Friday, June 17, 2005

Public Opinion

I'm pleasantly surprised that Lt Gen James Conway and pentagon spokesman, Lawrence Di Rita, might think that public opinion on the war in Iraq matters. Yesterday they appeared in a press conference describing the progress in Iraq. The DOD press release quotes:

Di Rita and Conway spoke about recent polls that show a drop-off of American support for operations in Iraq. "Obviously, the public support of these kinds of operations is critical," Di Rita said.
Angry, but not surprised, that Senator Warner (R-VA) and others think Senator Durbin's (D-IL)rhetoric about the torture of detainees at Guantanamo is more shocking than the torture itself. From the Washington Post:

During a speech Tuesday, the Senate's No. 2 Democrat quoted from an FBI agent's report describing detainees at the Naval base in Guantanamo Bay as being chained to the floor without food or water in extreme temperatures.

If I read this to you and did not tell you that it was an FBI agent describing what Americans had done to prisoners in their control, you would most certainly believe this must have been done by Nazis, Soviets in their gulags, or some mad regime - Pol Pot or others - that had no concern for human beings," Durbin said.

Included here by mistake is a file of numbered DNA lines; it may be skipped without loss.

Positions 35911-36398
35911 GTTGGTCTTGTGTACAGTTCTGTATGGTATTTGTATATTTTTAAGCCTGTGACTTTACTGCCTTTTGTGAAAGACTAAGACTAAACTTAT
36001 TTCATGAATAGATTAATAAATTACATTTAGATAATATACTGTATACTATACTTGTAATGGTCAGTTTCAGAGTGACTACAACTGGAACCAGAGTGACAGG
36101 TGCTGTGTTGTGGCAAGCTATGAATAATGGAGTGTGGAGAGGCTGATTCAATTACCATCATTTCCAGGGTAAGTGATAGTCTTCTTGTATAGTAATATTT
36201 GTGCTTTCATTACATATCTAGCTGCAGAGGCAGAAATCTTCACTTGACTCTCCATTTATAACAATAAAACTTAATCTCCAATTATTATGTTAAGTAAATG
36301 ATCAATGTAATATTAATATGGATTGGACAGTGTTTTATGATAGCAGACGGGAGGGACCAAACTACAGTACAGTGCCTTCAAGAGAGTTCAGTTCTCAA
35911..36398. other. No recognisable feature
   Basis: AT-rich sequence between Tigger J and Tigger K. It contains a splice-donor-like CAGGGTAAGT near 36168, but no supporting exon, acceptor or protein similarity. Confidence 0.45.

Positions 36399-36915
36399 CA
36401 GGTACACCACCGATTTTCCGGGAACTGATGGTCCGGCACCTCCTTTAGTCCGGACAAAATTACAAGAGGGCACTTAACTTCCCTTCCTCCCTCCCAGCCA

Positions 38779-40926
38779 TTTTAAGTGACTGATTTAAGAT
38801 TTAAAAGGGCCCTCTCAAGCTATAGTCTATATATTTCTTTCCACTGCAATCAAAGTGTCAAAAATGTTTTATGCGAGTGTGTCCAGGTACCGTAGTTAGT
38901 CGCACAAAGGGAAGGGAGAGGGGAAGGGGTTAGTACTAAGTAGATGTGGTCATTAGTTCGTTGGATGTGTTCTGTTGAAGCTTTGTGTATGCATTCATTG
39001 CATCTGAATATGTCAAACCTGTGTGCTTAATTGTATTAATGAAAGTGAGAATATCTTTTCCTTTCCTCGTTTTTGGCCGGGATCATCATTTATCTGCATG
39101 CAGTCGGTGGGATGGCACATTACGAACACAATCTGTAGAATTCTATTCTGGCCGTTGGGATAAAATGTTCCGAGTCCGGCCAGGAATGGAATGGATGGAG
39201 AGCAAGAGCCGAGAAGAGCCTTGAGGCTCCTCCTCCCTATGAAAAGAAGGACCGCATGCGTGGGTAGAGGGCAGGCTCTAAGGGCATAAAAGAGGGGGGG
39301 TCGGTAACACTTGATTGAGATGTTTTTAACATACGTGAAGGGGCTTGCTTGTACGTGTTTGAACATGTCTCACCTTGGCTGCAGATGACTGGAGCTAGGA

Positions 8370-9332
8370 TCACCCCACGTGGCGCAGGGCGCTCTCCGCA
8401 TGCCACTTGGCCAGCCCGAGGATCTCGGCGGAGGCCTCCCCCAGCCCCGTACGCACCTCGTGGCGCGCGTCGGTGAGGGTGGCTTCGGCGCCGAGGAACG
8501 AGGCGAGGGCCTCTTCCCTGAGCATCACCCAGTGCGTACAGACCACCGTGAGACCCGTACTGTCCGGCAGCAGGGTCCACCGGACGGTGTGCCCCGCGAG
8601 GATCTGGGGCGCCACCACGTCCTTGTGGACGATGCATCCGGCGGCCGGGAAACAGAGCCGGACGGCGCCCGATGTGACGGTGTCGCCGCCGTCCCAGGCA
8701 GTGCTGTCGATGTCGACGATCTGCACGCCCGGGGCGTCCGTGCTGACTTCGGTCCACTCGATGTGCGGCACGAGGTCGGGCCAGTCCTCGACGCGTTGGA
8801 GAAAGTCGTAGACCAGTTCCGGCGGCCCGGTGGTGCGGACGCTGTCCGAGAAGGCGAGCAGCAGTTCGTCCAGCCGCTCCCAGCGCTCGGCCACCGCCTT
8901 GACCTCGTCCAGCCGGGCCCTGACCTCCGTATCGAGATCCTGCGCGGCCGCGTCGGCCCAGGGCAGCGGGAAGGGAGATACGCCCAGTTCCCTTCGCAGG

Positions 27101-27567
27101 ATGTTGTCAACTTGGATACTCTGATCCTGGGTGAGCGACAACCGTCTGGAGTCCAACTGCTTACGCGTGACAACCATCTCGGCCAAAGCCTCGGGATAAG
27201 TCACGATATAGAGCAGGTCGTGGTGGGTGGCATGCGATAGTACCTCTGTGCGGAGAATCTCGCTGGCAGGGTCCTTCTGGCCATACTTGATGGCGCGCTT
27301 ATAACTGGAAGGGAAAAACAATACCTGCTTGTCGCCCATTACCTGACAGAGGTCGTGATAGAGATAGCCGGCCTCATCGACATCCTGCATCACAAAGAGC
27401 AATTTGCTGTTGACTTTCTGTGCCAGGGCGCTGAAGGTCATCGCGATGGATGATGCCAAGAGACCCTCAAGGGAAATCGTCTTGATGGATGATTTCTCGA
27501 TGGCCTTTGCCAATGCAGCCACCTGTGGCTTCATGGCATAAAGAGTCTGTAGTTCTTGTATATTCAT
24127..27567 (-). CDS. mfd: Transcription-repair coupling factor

Edited 6/18/05 to add link to Durbin's full statement.

From the New York Times:

Leading Republicans demanded an apology from Senator Richard J. Durbin on Thursday, two days after he compared abusive treatment of prisoners at Guantanamo Bay to the war crimes of oppressive regimes like the Nazis and the Khmer Rouge.

Maggy just sent me the link to this story about a 16 year old girl detained by the FBI and eventually deported as a terrorist suspect. the first terror investigation in the United States known to involve minors, the case reveals how deeply concerned the government is that a teenager might become a terrorist, and the lengths to which federal agents will go if they get even a whiff of that possibility. And it has drawn widespread attention, stoking the debate over the right balance between government vigilance and the protection of individual freedoms.

...An F.B.I. agent, posing as a youth counselor, first confronted Tashnuba in her bedroom, going through her school papers and questioning everything from her views on jihad to her posterless walls, she said. Sent to a center for delinquents in Pennsylvania, Tashnuba said she was interrogated without a lawyer or parent present, about her beliefs and those of her friends, mainly American girls she had met at city mosques.

I guess you have to be grateful, on some level, that she wasn't sent to Guantanamo.

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